If these can be rooted or grafted my neighbor has msyne 50ft tall tree he is taking down tis spring because is damage his home. I can get 100's of cuttings at least.
              Zone 5 Chicago IL Wish list:
              1) Rest peacfully Amico Bello Buddy 👼🏼.
              2) This weeks ebay auctions.

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              • #14
                When I purchased this property 40 years ago my neighbor had a giant mulberry tree in his yard, was a GIANT. 20' tall and as wide. He had to prop up the limbs. They were so heavy with wood and fruit several ended up breaking. He told me it was wild and growing in the yard when he purchased his property, which was 30 years before me. The trunk was 3' in diameter and separated above into 3 main growing verticals that were 1.5' wide. He had a swing hanging off of one of the large limbs for his 6 children. He is gone and so is the tree. The property sold and the new owner cut the tree down along with several other very old trees.

                "If I would have know then, what I know now!"

                The berries were large dark, sweet and delicious. All the neighborhood children raided the tree until there were so many bees eating the berries on the ground that it was unsafe to walk under the tree.

                I have several wild white mulberry trees that are not as prolific as the neighbor's dark berry tree, but they bring on a lot of fruit for my family and the local birds, bees and other visitors. I wonder what type they are. Any ideas about a wild white mulberry in Pennsylvania. IT is more bush like and now is 10' tall and 4-5 feet wide. After reading these posts, i think Ill prune it and take some air-layers. I'm going to take a good look around to see if maybe there is a black mulberry hiding somewhere close. Wish me luck.

                Thanks for the interesting OT posting, maybe we should petition wills to create a mulberry forum. There seems to be a nice interest base for such a forum!

                Best always,
                Wish List: 🙏🏼 Mavra Sika

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                • #15
                  Originally posted by jmaler View Post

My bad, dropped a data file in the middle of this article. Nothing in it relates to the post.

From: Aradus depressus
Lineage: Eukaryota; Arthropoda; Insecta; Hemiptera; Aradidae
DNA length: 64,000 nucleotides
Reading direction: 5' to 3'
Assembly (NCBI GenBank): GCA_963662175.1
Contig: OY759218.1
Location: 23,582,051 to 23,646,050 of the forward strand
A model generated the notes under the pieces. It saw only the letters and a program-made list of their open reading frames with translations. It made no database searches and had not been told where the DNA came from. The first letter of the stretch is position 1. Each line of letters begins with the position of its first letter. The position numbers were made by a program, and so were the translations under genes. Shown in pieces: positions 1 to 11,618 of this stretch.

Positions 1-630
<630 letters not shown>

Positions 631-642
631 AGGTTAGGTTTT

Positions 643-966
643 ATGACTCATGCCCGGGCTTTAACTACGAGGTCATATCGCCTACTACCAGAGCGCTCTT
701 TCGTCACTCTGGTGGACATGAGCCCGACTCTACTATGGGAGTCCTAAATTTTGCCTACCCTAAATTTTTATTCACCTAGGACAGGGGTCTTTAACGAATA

The bug just bit. I want a mulberry tree for south central Texas. I know they can be messy but I am going to do it just the same.

                  I would like a variety that is good for eating fresh and one that makes good jelly.

                  I would like to here about your experiences with growing mulberry trees.
                  Jmaler,
                  Less than two years ago, I planted a Click image for larger version

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ID:	75197 dwarf variety (Morus nigra) in a small container (later transplanted in a 25 gallon container). It grew very well in Texas 8B zone, it is about 10-12' tall now. This year the plant is bearing fruits. I have yet to test the taste to recommend if they are good for eating fresh and for making jelly. I will report you the results as the berries start ripening. Click image for larger version

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                  Zone 8B, Texas

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                  • #16
                    Wow Inkfin, that thing really grew. Be sure to keep us posted.
                    Jerry, Canyon Lake TX 8b

                    Comment


                    • #17
                      i had a beautiful mulberry tree starting last year. quickly grew to 3 feet and begain to put out side limbs. One morning I went outside on my screen pool enclosure and looked in my backyard and saw mamma deer finishing stripping my tree of leaves. Egad I ran out side and screamed and ran at the deer. She pooped, ran away and jumped the fence to where here two babies were waiting and trotted off down the back. It put a few leaves back on and looked pretty good again. same thing. Sprayed the tree with tobasco and it put a few leaves out but never really took off. will see how it does this year.

                      Comment


                      • Seattlefiggirl
                        Seattlefiggirl commented
                        Editing a comment
                        how are the fruits this year? thanks for sharing

                    • #18
                      Bumping this thread up... I'm thinking of going the M. nigra route - Noir de Spain and/or King James - I'm curious if anyone is growing the Shangri-La hybrid on EL? It's likely I'll get few different cultivars, grow them for a bit, and decide which one to put in the ground. Any thoughts or words or wisdom from those growing them (especially those of you in Texas or the southwest since I'm in Dallas) is appreciated.

                      Note: I wrongly thought this thread was in the other fruits forum but here it is in the fig forum - can it be moved? Sorry about that.
                      Last edited by Blake; 01-23-2018, 11:18 AM. Reason: Wrong forum?
                      Dallas, TX (zone 8a)
                      Want List: Coll de Dama de Ciutat, Noire de Barbentane, Gris de Saint Jean, Bordissot Negra Rimada, Paratjal Negra

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                      • #19